|Unknown title by Melvyn Grant|
I started thinking about this when I first read the introduction to the Appendix N of Gary Gygax's Advanced Dungeons & Dragons Dungeon Masters Guide: ". . . Inspiration for all of the fantasy work I have done stems directly from the love my father showed when I was a tad, for he spent many hours telling me stories he made up as he went along, tales of cloaked old men -who could grant wishes, of magic rings and enchanted swords, or wicked sorcerors and dauntless swordsmen. Then too, countless hundreds of comic books went down, and the long-gone EC ones certainly had their effect. Science fiction, fantasy, and horror movies were a big influence. In fact, all of us tend to get ample helpings of fantasy when we are very young, from fairy tales such as those written by the Brothers Grimm and Andrew Long. This often leads to reading books of mythology, paging through bestiaries, and consultation of compilations of the myths of various lands and peoples. Upon such a base I built my interest in fantasy, being an avid reader of all science fiction and fantasy literature since 1950 . . ." (Gygax, pg. 224). The list he then provided to the reader stretched from the fantasy works of authors like J.R.R. Tolkien, to pulp authors like Edgar Rice Burroughs, and genre defying authors like Jack Vance.
|1920 - Warlord by Jakub Rozalski|
Over the years I've read stories from the early days of the hobby where Dungeons & Dragons players played in games that defied what has become known as the fantasy genre. Tanks, laser guns, machine guns, rocket ships, aliens, and B movie monsters made appearances. They pushed the boundaries of their imaginations and went wherever their fancies took them whether it was up an elevator or down a water slide into a mountain of treasure. So why did that stop? Why did we go from having a game that jumped the shark at every opportunity into one that dogmatically declared that you must play in a quasi-Medieval world where magic was in the ascendancy and technology was languishing behind?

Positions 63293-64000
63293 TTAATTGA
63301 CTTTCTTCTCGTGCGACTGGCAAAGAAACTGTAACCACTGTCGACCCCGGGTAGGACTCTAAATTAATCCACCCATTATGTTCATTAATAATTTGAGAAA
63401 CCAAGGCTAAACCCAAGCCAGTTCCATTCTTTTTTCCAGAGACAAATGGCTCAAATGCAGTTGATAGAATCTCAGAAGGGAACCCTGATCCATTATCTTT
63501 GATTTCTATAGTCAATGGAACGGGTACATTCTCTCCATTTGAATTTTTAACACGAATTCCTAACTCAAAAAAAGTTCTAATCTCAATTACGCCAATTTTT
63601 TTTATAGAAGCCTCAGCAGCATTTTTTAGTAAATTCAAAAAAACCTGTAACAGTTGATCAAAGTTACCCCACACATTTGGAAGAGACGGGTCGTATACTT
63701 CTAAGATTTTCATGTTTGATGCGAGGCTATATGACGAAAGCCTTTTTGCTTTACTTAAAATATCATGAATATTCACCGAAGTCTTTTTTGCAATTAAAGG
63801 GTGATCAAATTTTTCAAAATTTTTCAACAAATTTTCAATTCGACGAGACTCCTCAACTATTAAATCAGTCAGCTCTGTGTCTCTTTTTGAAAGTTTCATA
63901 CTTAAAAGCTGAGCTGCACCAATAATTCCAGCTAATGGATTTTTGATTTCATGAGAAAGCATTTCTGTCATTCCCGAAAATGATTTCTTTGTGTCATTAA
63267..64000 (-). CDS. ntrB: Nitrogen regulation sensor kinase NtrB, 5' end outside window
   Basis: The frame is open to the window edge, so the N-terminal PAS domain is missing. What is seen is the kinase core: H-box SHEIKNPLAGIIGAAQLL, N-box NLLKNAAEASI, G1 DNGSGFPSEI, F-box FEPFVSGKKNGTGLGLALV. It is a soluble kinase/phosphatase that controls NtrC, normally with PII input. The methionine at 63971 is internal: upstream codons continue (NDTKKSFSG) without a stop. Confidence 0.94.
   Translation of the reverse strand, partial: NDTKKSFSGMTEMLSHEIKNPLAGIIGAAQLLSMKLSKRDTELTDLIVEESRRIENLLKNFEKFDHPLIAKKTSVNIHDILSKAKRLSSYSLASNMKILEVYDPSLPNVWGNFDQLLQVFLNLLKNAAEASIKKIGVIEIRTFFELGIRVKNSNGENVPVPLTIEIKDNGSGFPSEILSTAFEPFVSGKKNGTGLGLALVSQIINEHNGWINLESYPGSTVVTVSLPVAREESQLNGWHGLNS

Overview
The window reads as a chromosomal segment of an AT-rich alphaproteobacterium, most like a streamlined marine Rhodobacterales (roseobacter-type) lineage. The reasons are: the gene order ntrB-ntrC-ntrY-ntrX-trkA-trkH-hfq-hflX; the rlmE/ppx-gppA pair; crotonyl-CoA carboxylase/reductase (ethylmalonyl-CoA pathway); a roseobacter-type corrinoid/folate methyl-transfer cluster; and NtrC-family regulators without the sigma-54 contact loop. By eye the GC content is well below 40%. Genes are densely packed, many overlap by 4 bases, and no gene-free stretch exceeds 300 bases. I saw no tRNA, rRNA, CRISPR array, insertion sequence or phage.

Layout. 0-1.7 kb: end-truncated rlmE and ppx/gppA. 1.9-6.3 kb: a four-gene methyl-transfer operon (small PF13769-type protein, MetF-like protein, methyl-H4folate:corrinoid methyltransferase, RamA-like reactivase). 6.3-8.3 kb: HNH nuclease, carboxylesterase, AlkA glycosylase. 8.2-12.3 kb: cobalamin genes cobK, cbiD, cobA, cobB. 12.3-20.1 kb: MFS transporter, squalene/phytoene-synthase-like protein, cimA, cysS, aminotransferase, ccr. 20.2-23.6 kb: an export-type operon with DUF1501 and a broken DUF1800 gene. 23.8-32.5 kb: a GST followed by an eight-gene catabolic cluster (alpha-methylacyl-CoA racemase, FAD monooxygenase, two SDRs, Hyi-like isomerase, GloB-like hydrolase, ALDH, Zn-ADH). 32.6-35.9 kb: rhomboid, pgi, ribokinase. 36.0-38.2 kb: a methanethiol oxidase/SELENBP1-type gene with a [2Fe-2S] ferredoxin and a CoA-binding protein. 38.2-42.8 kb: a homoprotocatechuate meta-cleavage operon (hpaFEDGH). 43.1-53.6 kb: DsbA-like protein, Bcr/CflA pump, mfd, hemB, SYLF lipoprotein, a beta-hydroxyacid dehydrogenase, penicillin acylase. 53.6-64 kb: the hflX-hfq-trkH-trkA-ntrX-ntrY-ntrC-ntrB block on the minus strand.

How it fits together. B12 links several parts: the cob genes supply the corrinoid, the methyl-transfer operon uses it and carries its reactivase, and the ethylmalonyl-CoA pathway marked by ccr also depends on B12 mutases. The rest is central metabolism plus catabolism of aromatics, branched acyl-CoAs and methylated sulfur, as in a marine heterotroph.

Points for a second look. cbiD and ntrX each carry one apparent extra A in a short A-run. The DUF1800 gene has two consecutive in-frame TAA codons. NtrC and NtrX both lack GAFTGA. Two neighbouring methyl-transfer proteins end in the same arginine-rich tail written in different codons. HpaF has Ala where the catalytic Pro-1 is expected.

|Snail Mail by Jean-Baptiste Monge 2016|
My suspicion is that as TSR continued to publish adventures and supplements to meet the ravenous appetites of Tolkien's fan base that it steadily pushed players who wanted to do other things to wayside. Instead of riding rocket-powered, mechanical, flying horses and chasing space pirates across the night sky in Dungeons & Dragons they moved on to other games; and as they left so too did the wilder, pulp, and genre defying side of the game. The fantastic Medieval world became the standard genre and for a lot Dungeons & Dragons enthusiasts the literary exploration of Gygax's inspiration begins and ends with the fantasy authors of Tolkien, Moorcock, Anderson, and Leiber. The games become homogeneous and the stories we tell are nothing more than trite rehashes of the same adventures people have been having for the last forty years. We don't make new things, just re-imaginings of past glories; and it leaves us all with a boring wasteland of mediocrity as a result.
Over and over, and over, and over, and over again.
It's past time we start breaking that cycle.
Gygax, Gary. Official Advanced Dungeons & Dragons Dungeon Masters Guide. TSR Games, 1979. pg 224
Monday, June 19, 2017
|Wizard by Peter Andrew Jones|
This weekend I was reading a bit more about Wizards of the Coast's latest storyline, The Tomb of Annihilation, when I ran across this tidbit on i09 that got my attention: ". . . There’s even a new difficulty modifier called “Meatgrinder Mode” that makes it even harder for players making their Death Saving throws—the check they make when they’ve reached 0 health points to see if they cling on to life or actually die—to emphasis the fact that the stakes in Chult have been well and truly heightened . . ." (Whitbrook).
Well, shit, let's talk about that motherfucker for a minute.
|untitled by Jose Antonio Domingo|